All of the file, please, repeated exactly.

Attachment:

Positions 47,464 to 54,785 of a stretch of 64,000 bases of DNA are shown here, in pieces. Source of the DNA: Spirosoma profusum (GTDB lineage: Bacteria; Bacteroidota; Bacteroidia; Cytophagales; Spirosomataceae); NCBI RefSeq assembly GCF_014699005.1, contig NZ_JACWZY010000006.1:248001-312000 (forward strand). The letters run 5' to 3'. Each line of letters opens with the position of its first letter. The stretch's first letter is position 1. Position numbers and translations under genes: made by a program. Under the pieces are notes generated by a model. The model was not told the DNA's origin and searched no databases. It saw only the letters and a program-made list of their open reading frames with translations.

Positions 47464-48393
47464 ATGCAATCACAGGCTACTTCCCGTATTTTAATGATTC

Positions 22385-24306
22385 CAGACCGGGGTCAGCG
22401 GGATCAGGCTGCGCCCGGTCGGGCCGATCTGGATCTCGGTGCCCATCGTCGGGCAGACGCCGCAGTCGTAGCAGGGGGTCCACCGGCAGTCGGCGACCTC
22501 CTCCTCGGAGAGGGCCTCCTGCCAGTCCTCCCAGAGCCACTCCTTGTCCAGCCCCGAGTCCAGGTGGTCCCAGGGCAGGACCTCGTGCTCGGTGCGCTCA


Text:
Positions 47,464 to 54,785 of a stretch of 64,000 bases of DNA are shown here, in pieces. Source of the DNA: Spirosoma profusum (GTDB lineage: Bacteria; Bacteroidota; Bacteroidia; Cytophagales; Spirosomataceae); NCBI RefSeq assembly GCF_014699005.1, contig NZ_JACWZY010000006.1:248001-312000 (forward strand). The letters run 5' to 3'. Each line of letters opens with the position of its first letter. The stretch's first letter is position 1. Position numbers and translations under genes: made by a program. Under the pieces are notes generated by a model. The model was not told the DNA's origin and searched no databases. It saw only the letters and a program-made list of their open reading frames with translations.

Positions 47464-48393
47464 ATGCAATCACAGGCTACTTCCCGTATTTTAATGATTC

Positions 22385-24306
22385 CAGACCGGGGTCAGCG
22401 GGATCAGGCTGCGCCCGGTCGGGCCGATCTGGATCTCGGTGCCCATCGTCGGGCAGACGCCGCAGTCGTAGCAGGGGGTCCACCGGCAGTCGGCGACCTC
22501 CTCCTCGGAGAGGGCCTCCTGCCAGTCCTCCCAGAGCCACTCCTTGTCCAGCCCCGAGTCCAGGTGGTCCCAGGGCAGGACCTCGTGCTCGGTGCGCTCA